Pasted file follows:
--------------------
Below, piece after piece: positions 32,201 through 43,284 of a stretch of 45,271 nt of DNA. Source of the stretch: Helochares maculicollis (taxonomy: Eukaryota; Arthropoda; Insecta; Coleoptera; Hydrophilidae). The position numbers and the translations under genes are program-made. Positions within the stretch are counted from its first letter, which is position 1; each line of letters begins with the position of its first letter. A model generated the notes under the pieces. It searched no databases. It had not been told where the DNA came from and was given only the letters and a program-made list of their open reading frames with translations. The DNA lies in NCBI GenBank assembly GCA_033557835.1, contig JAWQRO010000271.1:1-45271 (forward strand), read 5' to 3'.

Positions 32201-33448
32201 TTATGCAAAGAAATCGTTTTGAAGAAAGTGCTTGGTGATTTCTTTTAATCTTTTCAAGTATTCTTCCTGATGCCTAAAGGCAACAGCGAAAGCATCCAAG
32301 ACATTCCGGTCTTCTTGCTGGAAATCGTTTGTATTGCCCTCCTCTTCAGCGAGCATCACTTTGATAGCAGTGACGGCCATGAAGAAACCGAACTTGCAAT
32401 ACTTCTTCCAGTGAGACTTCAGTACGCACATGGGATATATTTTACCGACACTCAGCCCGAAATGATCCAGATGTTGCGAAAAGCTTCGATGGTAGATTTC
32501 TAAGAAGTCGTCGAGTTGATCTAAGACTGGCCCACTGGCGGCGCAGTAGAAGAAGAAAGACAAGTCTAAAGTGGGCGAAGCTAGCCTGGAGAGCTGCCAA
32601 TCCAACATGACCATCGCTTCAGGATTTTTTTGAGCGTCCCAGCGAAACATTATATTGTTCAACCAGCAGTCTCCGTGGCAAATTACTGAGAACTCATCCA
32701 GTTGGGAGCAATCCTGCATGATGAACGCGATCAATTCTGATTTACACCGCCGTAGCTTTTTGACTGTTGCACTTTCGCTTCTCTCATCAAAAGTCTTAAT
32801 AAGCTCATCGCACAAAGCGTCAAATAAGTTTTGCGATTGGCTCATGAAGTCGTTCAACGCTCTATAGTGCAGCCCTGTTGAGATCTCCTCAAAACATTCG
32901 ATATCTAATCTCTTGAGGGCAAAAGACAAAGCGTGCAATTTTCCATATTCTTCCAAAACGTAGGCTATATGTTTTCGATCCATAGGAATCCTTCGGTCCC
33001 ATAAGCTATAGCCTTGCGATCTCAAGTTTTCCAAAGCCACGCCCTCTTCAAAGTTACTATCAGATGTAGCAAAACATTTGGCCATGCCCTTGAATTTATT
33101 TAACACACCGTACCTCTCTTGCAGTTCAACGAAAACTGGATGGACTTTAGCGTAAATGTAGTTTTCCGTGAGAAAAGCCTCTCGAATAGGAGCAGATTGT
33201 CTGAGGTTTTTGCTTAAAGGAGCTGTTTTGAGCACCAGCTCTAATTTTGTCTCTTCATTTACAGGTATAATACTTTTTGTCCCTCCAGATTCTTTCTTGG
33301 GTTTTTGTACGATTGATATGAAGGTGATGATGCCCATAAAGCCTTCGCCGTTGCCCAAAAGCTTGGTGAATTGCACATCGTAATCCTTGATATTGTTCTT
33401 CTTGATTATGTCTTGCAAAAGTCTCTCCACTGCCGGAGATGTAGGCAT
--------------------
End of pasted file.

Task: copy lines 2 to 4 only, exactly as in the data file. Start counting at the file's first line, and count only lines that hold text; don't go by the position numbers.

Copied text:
Positions 32201-33448
32201 TTATGCAAAGAAATCGTTTTGAAGAAAGTGCTTGGTGATTTCTTTTAATCTTTTCAAGTATTCTTCCTGATGCCTAAAGGCAACAGCGAAAGCATCCAAG
32301 ACATTCCGGTCTTCTTGCTGGAAATCGTTTGTATTGCCCTCCTCTTCAGCGAGCATCACTTTGATAGCAGTGACGGCCATGAAGAAACCGAACTTGCAAT